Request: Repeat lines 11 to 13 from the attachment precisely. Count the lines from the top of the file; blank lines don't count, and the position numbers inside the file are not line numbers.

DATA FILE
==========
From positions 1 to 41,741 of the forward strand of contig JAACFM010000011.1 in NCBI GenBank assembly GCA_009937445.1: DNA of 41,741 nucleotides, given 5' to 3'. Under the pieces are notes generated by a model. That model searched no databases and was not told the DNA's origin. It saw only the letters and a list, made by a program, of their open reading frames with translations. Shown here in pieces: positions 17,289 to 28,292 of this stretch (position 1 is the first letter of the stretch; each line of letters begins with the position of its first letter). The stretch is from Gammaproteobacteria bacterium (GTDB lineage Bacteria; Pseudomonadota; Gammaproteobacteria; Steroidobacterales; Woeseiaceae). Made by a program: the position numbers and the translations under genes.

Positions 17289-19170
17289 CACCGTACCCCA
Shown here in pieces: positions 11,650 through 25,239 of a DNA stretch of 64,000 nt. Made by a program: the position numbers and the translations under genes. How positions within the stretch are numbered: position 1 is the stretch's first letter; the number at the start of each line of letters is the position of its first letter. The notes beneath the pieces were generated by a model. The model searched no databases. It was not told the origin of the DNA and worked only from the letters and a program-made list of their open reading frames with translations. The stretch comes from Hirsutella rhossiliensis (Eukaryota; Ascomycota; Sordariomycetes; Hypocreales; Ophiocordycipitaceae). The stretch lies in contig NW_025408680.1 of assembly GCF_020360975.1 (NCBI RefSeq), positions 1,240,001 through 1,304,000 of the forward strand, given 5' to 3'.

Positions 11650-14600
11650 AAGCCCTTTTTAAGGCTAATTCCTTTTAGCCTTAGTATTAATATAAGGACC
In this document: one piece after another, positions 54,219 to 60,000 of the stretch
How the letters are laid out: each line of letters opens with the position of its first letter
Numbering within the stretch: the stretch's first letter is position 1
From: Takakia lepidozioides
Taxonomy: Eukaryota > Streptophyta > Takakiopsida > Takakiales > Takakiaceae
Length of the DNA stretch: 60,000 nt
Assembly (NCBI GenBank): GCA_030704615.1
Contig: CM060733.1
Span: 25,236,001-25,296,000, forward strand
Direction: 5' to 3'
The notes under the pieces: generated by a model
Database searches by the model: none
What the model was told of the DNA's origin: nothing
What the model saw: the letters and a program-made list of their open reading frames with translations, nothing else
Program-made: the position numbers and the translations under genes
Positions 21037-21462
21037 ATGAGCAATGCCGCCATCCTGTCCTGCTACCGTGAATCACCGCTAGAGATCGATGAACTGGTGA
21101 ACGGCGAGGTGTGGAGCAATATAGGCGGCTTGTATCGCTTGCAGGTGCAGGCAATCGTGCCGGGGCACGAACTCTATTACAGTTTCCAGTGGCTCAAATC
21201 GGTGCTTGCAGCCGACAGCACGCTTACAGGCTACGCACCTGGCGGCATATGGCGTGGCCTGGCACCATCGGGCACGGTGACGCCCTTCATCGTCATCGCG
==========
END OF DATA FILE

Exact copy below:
Taxonomy: Eukaryota > Streptophyta > Takakiopsida > Takakiales > Takakiaceae
Length of the DNA stretch: 60,000 nt
Assembly (NCBI GenBank): GCA_030704615.1